Remember, if you are carrying propane that is hooked up to your engine as a fuel, you must have an DOT approved tank. The ones that are used for home grills will not do the trick legally.
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Old 07-07-2008, 11:24 PM
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For every percent higher power output you get from the engine, its going to be an equal reduction in the lifespan of the engine. It was designed to reliably put out what it does....making it put out a lot more is asking for problems.....
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Old 07-07-2008, 11:25 PM
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Originally Posted by mbenzer View Post
Perhaps the simplest answer is to compare it to nitrous in gas engines. In both cases, the added gas (nitrous/propane) promotes a better burn in the combustion chamber, and both are added only as needed. As Advanced Turbo Systems (ATS) puts it, “Propane acts as a diesel catalyst during combustion. This in turn creates a more complete [burn] of the diesel fuel.”
False information. Propane is only a supplementary fuel that burns along with the diesel. It does not change how the diesel burns, it only adds more fuel to burn.

Propane is a waste of money. The solutions are simple- If you want more power, turn up the injection pump. If you want better economy, drive slower.
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Old 07-07-2008, 11:29 PM
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Quote:
Originally Posted by pawoSD View Post
For every percent higher power output you get from the engine, its going to be an equal reduction in the lifespan of the engine. It was designed to reliably put out what it does....making it put out a lot more is asking for problems.....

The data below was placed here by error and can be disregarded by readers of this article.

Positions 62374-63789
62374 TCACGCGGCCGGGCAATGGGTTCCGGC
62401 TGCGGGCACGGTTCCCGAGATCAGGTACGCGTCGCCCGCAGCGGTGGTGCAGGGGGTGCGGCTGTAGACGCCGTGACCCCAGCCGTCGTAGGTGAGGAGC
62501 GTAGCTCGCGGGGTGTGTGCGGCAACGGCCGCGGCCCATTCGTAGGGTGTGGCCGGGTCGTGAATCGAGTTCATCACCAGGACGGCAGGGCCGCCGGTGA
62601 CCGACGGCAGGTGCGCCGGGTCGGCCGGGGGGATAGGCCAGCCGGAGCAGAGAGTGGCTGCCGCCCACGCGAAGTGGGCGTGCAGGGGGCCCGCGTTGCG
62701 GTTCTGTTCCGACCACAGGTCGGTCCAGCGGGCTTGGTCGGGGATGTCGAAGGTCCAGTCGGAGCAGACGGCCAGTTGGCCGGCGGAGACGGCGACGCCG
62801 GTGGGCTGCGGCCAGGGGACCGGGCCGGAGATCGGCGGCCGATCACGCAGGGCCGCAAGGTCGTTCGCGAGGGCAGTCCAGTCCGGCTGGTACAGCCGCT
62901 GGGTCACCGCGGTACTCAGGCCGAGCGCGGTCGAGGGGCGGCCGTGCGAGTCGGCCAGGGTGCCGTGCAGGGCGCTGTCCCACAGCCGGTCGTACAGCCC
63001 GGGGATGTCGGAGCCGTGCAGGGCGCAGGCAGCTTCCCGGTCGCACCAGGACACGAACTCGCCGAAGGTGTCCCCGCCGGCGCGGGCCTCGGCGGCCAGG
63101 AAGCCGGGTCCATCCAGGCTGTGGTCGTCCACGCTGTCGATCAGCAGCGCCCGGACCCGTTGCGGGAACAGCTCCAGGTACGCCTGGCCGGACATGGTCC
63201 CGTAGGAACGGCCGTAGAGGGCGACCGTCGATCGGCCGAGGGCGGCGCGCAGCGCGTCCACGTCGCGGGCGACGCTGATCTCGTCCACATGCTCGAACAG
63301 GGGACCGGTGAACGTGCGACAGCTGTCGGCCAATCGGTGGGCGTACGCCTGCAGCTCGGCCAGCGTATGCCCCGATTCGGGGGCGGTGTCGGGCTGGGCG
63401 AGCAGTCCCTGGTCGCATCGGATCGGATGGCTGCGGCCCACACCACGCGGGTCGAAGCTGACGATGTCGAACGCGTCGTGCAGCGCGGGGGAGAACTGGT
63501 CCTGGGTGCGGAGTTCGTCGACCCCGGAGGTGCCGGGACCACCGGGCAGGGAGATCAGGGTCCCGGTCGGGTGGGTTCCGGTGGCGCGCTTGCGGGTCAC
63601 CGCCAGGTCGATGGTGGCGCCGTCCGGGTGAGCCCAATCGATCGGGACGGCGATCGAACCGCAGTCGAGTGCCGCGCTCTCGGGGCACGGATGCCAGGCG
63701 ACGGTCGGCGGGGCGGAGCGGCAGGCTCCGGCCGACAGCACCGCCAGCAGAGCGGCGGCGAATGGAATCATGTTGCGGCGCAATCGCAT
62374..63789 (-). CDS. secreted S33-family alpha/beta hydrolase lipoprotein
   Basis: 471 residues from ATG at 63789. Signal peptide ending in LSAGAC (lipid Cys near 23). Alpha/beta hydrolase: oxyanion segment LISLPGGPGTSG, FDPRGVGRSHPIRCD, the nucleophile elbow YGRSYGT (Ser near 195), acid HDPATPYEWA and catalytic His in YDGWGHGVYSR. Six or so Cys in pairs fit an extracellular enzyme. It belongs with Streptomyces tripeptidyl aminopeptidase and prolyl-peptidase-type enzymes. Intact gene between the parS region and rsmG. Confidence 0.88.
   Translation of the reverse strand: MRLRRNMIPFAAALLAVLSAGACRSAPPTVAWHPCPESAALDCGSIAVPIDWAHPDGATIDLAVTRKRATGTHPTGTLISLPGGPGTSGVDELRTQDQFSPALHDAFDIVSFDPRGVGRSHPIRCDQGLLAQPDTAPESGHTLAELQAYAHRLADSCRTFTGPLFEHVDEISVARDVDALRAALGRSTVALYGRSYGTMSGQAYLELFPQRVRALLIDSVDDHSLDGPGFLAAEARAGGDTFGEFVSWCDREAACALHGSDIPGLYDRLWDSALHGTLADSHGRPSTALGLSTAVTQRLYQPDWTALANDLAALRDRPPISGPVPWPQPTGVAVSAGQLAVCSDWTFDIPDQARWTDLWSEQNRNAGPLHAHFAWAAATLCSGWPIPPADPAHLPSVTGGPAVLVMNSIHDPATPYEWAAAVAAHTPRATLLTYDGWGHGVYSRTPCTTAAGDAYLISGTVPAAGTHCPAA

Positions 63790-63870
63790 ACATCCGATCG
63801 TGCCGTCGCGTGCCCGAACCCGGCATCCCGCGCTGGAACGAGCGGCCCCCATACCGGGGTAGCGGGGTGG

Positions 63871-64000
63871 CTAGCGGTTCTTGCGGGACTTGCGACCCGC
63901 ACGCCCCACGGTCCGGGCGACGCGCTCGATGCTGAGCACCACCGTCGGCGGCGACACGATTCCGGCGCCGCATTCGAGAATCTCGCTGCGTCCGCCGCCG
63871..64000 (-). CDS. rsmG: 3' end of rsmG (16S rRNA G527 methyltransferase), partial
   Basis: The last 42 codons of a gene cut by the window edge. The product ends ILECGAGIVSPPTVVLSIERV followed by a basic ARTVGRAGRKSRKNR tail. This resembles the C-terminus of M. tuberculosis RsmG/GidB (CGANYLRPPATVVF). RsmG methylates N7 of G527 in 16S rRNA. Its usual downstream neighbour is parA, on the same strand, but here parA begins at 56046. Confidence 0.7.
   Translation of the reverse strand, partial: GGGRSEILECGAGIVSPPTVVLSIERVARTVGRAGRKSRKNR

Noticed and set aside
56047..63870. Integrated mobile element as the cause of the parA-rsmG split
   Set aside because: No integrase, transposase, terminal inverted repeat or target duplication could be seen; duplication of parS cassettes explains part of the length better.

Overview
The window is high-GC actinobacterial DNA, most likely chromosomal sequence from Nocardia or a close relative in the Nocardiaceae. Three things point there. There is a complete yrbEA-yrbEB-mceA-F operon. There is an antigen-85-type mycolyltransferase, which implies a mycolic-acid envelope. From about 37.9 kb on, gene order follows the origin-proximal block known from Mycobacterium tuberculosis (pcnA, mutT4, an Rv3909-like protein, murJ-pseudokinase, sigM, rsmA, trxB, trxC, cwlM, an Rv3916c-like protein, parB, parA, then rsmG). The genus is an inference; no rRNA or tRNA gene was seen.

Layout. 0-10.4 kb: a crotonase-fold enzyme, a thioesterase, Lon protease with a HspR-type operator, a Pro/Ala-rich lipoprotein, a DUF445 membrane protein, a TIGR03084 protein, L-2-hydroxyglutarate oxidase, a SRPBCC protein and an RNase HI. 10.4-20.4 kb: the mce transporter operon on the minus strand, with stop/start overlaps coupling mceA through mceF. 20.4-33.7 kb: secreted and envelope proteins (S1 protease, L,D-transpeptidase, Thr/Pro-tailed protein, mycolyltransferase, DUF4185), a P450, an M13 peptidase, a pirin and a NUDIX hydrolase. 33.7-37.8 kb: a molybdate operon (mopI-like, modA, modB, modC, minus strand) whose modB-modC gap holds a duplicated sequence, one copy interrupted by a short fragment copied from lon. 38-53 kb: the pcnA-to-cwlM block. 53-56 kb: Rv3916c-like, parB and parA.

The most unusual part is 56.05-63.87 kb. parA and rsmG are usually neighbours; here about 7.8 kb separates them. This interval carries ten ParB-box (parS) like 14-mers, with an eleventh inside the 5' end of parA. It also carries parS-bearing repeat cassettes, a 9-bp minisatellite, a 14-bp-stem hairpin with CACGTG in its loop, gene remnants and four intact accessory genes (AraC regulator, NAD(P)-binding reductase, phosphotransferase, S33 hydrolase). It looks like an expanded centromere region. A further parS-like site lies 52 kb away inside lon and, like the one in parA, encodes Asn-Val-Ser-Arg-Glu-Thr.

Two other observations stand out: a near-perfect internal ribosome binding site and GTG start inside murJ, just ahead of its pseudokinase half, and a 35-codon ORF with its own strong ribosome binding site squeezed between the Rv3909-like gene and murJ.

Not to mention that propane burns slightly different than #2.....I had propane on my F-350 and liked the power but one day, on the Interstate, I was passing someone and when it downshifted, it bent two pushrods and broke a couple of rocker arms....
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Old 07-08-2008, 02:27 AM
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Quote:
Originally Posted by mbenzer View Post
Has anyone done this or know anything about it???:

So what makes a diesel run so much better with some propane mixed into the air? Perhaps the simplest answer is to compare it to nitrous in gas engines. In both cases, the added gas (nitrous/propane) promotes a better burn in the combustion chamber, and both are added only as needed. As Advanced Turbo Systems (ATS) puts it, “Propane acts as a diesel catalyst during combustion. This in turn creates a more complete [burn] of the diesel fuel.”

.[/i]
A Catalyst is not used up durning a reaction and the Propane is obviously used up during the combustion process therefore Propane dose not act as a Catalyst.
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Old 07-08-2008, 09:05 AM
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Quote:
Originally Posted by ForcedInduction View Post
False information. Propane is only a supplementary fuel that burns along with the diesel. It does not change how the diesel burns, it only adds more fuel to burn.
It changes the flame front.
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Old 07-08-2008, 09:09 AM
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Originally Posted by winmutt View Post
It changes the flame front.
It does not change how the diesel burns, the flame front is different because the propane burns at a different rate.
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  #9  
Old 07-08-2008, 09:38 AM
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is the OP selling kits or something? BullyDog? ATS? or just asking questions? or is he just stating something to get sales of kits?
Hmm, how about Hydrogen generators along with propane injection? hmm?
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Old 07-08-2008, 01:54 PM
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I love seeing postings like this, stating something new, when we've been using propane for decades to add power to diesels. Cheap way to add peak power to an engine, expensive fuel though. Better to add boost/fuel/aftercooler and do it right.

LPG has less BTUs/gallon than gasoline, far less than diesel, not a cheap fuel dollars per BTU.
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Old 07-08-2008, 02:21 PM
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Do not use propane/lpg in IDI diesels btw .......